The interest rate to accrue on security deposits in British Columbia in 2018 remains at 0%.
Landlords in British Columbia are required to pay interest on security deposits on an annual basis. That rate is set each year by the Residential Tenancy Branch. The rate has remained at 0% for the past nine years. The figure is tied to the prime lending rate, which remains below 4.5%.
Security deposit mistakes can be costly for landlords, so it is important to follow these tips:
1. Don’t charge more than the law allows. In B.C., the security deposit is capped at one-half of one month’s rent. If a landlord charges more for a deposit, the tenant may be allowed to deduct the balance from rent owed. If the landlord increases the rent, the deposit can’t be increased. Only one deposit is allowed per tenancy agreement, regardless of the number of tenants. Roommates should not be charged deposits individually — all tenants should remain jointly and severally liable.
2. The tenancy agreement should be clear regarding money allocated for deposits. For example, it should state that the tenant is paying a deposit, and not last month’s rent. If an additional pet deposit is collected, the terms of that deposit should be stated as well. While a tenant cannot legally apply the deposit to the rent, clarity in the agreement avoids misunderstandings, and the need for dispute resolution.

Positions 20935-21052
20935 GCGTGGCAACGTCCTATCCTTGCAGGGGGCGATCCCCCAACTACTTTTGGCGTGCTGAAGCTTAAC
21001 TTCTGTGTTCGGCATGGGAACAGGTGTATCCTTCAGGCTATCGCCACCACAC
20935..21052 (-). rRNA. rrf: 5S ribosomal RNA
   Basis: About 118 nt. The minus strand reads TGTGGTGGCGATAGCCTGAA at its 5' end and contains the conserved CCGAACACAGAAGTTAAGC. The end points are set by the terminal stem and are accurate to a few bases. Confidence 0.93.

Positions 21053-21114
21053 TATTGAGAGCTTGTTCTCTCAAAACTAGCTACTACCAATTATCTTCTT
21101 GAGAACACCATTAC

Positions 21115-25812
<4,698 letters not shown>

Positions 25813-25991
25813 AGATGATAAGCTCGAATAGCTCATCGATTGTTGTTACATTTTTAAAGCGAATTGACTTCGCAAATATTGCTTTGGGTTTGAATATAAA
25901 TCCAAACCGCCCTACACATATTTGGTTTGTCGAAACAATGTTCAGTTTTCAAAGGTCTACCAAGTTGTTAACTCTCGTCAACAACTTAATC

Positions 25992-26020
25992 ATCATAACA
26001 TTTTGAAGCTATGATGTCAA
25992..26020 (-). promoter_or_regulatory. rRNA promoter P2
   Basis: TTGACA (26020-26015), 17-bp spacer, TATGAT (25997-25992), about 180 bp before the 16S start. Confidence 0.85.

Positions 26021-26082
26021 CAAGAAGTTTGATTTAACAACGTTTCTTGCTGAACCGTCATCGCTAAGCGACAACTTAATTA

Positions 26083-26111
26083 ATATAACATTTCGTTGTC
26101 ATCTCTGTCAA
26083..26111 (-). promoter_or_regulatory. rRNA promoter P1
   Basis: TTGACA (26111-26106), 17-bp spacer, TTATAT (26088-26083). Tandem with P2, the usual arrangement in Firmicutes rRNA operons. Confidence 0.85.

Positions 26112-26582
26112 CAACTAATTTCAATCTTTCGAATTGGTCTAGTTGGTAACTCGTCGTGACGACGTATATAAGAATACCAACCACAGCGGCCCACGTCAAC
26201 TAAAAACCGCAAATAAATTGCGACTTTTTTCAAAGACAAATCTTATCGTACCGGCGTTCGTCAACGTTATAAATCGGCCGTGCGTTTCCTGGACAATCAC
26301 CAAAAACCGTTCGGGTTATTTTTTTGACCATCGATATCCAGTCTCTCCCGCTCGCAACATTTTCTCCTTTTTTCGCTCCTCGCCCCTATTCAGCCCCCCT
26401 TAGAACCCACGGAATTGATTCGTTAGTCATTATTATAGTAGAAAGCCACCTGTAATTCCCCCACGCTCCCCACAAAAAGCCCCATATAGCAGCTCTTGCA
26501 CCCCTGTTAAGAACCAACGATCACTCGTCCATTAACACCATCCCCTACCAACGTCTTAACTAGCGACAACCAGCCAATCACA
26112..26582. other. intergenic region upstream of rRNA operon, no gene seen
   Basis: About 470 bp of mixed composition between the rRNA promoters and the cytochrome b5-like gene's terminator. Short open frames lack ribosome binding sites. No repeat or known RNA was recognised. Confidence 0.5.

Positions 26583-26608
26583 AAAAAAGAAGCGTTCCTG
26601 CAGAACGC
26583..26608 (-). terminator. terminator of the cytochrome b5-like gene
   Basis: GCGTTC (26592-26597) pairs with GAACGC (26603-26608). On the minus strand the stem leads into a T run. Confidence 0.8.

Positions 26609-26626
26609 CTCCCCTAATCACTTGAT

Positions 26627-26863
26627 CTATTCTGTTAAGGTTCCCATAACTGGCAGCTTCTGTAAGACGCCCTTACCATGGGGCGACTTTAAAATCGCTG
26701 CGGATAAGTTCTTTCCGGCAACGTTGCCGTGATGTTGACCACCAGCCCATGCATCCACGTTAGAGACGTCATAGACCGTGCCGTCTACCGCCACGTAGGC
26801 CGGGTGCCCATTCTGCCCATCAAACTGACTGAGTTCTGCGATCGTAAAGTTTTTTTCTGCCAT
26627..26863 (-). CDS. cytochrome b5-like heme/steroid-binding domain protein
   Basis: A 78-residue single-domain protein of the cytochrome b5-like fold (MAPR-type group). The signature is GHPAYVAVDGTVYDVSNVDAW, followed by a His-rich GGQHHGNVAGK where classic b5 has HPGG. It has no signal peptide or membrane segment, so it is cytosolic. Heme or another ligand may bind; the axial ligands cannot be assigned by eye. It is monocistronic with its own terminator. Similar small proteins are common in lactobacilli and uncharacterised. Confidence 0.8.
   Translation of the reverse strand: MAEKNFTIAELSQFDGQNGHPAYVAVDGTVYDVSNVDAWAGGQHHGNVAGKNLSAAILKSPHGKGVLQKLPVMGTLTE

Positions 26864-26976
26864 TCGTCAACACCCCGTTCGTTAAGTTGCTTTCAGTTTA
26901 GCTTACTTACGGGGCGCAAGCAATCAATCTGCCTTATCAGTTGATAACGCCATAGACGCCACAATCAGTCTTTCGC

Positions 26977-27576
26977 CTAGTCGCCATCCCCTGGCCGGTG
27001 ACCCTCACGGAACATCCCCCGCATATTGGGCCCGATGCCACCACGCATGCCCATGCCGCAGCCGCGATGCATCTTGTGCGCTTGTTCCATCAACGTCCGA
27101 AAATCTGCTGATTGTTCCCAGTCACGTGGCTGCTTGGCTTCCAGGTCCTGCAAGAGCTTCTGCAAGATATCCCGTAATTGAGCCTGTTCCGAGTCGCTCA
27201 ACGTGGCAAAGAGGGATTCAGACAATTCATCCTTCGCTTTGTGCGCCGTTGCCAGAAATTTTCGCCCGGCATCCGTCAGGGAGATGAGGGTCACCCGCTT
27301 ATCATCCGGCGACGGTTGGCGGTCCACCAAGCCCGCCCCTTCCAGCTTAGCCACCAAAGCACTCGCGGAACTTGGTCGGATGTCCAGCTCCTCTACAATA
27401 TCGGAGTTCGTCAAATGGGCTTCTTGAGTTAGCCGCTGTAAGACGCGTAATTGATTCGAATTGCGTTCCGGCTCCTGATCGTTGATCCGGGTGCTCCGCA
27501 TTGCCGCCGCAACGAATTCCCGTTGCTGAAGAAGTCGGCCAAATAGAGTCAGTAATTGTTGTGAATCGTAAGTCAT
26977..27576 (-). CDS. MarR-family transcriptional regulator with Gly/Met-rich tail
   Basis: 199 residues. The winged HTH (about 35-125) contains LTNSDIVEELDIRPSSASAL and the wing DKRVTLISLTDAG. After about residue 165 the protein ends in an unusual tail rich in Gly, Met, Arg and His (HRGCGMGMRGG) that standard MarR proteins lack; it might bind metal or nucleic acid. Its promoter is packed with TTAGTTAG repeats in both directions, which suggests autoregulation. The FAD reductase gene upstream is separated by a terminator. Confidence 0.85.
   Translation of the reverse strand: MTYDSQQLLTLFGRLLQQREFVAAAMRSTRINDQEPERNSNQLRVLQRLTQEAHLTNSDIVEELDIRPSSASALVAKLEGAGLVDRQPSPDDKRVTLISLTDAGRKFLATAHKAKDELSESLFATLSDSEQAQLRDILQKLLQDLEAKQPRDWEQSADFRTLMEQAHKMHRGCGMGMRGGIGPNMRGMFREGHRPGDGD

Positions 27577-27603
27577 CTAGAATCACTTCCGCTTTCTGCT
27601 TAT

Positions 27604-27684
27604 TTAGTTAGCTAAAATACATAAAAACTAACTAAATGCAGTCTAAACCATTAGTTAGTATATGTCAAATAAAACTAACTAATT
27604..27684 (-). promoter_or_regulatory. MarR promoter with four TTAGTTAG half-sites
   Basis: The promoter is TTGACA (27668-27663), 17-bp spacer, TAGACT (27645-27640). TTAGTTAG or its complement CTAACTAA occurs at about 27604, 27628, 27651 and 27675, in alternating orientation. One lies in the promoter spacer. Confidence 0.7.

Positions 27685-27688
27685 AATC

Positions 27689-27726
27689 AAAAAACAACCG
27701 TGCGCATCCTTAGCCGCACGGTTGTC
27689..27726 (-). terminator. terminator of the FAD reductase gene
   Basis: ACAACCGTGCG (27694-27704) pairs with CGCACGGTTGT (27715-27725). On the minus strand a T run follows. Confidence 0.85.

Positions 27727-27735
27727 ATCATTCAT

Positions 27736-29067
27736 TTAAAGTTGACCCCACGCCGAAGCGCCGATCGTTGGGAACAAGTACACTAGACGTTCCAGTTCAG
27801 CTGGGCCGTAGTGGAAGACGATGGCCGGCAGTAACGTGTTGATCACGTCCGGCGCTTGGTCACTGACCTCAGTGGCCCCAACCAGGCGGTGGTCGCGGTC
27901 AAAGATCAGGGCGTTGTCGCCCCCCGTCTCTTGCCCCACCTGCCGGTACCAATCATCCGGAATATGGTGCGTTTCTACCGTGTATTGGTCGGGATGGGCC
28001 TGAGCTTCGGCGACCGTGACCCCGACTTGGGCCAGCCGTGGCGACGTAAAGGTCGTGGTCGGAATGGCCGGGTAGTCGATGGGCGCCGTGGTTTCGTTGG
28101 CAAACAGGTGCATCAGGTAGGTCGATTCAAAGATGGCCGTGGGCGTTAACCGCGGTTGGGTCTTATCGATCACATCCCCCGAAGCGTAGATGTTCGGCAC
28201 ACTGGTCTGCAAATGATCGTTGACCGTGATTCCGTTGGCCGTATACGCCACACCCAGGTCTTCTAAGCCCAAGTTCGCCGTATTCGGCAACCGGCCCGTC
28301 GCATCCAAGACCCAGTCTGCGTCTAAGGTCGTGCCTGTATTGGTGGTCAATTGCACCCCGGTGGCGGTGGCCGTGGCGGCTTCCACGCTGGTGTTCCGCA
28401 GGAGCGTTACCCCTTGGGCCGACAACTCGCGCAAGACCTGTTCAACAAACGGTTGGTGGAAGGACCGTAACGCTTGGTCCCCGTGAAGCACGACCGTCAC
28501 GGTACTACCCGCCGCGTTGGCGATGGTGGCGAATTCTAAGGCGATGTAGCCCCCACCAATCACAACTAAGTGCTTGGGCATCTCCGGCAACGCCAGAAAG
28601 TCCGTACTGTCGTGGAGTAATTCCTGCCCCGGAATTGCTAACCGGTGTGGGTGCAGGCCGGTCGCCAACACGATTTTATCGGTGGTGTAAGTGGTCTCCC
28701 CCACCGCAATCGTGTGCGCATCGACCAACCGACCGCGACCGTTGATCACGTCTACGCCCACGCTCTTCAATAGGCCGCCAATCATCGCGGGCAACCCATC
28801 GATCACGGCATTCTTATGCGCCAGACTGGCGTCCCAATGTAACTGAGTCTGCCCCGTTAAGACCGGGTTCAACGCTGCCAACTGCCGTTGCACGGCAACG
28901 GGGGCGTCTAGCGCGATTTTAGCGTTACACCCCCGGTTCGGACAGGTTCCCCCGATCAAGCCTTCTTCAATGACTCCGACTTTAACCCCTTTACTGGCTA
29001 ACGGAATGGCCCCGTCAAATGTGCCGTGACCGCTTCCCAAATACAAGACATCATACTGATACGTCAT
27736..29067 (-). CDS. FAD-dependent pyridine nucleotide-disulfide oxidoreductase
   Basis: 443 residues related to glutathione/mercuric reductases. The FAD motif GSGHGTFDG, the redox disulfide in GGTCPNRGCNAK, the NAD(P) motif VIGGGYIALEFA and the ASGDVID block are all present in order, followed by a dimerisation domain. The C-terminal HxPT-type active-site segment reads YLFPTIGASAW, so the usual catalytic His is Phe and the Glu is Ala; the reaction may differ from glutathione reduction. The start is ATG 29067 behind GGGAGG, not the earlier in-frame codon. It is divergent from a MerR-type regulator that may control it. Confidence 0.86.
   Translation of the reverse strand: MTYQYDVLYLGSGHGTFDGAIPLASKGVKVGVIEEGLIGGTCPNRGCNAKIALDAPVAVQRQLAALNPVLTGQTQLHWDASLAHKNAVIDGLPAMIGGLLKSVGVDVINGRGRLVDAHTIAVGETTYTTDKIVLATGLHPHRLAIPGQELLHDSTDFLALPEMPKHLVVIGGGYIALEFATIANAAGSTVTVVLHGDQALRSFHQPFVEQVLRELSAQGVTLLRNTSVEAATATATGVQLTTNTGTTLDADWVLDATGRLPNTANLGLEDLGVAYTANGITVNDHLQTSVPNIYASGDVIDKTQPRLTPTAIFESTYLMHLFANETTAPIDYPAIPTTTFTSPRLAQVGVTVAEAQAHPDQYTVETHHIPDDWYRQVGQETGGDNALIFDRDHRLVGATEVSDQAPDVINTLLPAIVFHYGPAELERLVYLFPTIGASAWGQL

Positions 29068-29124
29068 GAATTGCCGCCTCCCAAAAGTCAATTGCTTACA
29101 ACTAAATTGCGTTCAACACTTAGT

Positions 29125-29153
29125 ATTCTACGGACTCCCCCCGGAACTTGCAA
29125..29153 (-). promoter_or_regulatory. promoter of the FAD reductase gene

3. Landlords have a very short window within which to return the deposit after the tenant leaves. The full deposit must be returned within 15 days, unless the landlord files for dispute resolution, the tenant agrees in writing to any deductions, or the tenant fails to provide a forwarding address.
4. Property condition reports — move-in, move-out inspections — are crucial to claiming security deposit deductions. Because tenants are likely to challenge these deductions at move-out, it is a good idea to allow tenants to make notations regarding the property condition at move-in and sign the move-in report. That will make it more difficult for a tenant to deny responsibility for subsequent damage.
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Disclaimer: The information provided in this post is not intended to be construed as legal advice, nor should it be considered a substitute for obtaining individual legal counsel or consulting your local, state, federal or provincial tenancy laws.